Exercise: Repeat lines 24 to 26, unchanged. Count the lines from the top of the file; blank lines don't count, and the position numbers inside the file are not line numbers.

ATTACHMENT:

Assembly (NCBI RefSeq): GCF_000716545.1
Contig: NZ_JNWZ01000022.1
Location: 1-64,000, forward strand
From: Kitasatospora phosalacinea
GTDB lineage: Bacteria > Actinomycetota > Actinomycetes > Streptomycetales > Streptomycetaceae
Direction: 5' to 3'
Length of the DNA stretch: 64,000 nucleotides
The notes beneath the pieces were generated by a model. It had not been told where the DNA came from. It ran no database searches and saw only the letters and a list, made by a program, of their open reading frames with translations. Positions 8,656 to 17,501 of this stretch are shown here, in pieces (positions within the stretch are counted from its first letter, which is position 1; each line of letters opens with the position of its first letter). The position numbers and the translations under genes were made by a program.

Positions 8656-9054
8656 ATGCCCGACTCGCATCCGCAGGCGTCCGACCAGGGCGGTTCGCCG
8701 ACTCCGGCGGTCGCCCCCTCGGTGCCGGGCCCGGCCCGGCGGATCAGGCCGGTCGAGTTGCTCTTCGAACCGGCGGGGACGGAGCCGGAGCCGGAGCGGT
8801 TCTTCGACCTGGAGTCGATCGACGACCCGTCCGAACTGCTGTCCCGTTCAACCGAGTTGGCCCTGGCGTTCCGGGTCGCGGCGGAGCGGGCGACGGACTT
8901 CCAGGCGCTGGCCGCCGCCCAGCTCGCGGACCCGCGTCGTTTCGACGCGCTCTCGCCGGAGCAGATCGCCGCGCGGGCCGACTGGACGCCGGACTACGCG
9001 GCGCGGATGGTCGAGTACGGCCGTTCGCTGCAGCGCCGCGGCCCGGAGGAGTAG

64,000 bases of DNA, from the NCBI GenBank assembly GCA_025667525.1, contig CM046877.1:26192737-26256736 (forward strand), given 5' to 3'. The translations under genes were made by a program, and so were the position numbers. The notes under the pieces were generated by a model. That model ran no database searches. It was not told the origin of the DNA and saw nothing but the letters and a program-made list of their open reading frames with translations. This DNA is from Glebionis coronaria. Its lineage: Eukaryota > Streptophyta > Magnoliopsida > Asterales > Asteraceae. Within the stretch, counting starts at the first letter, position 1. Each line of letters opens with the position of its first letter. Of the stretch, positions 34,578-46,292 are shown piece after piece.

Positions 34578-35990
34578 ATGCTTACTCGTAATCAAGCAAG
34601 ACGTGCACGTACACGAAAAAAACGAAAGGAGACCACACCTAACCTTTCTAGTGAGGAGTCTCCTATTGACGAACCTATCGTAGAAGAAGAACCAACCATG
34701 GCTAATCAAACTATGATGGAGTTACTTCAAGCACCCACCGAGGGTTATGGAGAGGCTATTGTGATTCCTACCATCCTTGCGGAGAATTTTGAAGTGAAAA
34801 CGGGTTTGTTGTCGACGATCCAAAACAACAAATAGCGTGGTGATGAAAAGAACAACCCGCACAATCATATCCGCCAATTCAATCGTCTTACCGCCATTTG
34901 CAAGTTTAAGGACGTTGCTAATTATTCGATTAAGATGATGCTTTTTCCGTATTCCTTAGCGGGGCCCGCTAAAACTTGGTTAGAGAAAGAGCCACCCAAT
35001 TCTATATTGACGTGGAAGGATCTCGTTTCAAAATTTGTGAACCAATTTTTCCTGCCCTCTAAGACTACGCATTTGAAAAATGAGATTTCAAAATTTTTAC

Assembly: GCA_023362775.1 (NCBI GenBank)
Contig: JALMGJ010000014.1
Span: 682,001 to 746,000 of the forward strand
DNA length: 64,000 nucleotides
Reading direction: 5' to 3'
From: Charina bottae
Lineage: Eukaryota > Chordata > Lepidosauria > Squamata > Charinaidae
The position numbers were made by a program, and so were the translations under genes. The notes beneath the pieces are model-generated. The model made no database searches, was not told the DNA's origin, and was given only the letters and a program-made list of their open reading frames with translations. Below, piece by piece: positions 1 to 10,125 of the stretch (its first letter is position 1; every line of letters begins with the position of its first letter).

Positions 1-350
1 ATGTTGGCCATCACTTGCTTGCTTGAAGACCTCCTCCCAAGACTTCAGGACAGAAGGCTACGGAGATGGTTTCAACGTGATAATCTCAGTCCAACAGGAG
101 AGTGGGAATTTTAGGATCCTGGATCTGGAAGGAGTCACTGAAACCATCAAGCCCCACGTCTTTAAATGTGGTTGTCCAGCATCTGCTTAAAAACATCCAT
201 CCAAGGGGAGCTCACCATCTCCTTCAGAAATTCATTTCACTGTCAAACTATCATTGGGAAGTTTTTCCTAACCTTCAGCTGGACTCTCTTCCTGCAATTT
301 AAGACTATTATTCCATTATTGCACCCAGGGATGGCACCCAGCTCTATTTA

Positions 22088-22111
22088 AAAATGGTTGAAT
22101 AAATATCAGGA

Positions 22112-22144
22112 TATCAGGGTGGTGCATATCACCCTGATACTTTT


Contig: JALMGJ010000014.1
Span: 682,001 to 746,000 of the forward strand
DNA length: 64,000 nucleotides